• Anything that sounds like your competitor could have written it. Instead, make something up or find a word only you can sensibly own (like ‘Crisp’)
  • Words you read everywhere – authentic, passionate, beautiful, empowering – snore
  • Same meanings, different words – experienced/trustworthy/reliable/dependable/honest/ethical. They’re all saying the same thing. Instead, consider what experienced or trustworthy means for your client – what do they actually get because you are all these things?

2. Any words that make your ideal client spectacularly uncomfy

Yes, we want to write copy that’s conversational, but we don’t have to include everything we’d say to someone to their face in our copy.

Know your ideal client.

Know your reader.

If she cringes when you send her an email line saying “hey, beautiful, buy my thing” – take out the beautiful. If it’s a term of endearment, then you probably need to have a good relationship with that person to call them ‘sweetheart’, otherwise it’s tooooo close.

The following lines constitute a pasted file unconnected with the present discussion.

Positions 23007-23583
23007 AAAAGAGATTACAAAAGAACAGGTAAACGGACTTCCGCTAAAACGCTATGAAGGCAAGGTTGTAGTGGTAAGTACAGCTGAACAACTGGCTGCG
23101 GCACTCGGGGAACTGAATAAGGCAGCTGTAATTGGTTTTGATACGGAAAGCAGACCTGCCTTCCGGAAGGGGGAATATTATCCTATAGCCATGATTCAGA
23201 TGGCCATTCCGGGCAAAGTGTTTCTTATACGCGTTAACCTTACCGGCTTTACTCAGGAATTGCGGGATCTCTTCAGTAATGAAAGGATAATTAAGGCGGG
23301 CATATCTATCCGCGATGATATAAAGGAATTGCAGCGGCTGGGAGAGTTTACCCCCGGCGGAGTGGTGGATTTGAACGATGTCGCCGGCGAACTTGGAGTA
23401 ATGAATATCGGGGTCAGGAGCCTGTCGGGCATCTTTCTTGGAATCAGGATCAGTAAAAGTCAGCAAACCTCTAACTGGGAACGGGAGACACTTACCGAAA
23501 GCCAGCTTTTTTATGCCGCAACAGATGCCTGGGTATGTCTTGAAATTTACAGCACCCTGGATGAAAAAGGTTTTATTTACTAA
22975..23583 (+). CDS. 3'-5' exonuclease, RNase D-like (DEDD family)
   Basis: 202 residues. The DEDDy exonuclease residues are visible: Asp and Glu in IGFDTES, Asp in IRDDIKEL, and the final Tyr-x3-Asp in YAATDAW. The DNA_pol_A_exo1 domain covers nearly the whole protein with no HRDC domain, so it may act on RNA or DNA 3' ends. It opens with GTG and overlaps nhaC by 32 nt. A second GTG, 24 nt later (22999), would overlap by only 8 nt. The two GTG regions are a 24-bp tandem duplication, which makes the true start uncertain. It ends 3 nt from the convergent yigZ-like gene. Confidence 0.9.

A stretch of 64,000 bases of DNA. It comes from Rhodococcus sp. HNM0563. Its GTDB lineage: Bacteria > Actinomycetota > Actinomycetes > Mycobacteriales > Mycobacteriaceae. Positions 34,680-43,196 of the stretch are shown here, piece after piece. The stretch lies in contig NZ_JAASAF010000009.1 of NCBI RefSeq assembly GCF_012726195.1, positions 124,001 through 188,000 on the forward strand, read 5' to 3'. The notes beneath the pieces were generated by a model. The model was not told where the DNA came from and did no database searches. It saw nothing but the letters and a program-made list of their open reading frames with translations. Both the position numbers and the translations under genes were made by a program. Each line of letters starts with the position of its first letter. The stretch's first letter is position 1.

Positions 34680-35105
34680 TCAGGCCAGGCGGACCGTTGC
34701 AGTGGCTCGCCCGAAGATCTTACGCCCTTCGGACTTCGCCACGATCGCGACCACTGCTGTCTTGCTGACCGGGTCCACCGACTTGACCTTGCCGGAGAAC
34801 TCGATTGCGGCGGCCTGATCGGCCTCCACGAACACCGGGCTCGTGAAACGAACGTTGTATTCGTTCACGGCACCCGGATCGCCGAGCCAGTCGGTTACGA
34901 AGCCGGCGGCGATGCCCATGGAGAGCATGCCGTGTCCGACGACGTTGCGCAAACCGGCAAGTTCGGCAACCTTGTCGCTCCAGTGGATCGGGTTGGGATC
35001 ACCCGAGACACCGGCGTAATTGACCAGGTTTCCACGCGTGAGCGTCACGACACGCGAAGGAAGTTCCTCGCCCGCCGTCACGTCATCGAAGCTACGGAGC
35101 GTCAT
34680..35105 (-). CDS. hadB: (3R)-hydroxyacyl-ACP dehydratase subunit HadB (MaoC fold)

However, using something like ‘honey bunch’ somewhere in your copy may have the outcome of making them STOP SCROLLING and read – but don’t overdo it.

Here are some other words the people I surveyed said drove them up the wall:

Bae, babe, honey, honey buns, hon/hun, sweetiepiejuicyfacesquishybutt*, beautiful, disrupt, hustle, empower, heart-centred, journey, authentic, live your best life, deep dive, manifest, peeps, beating overwhelm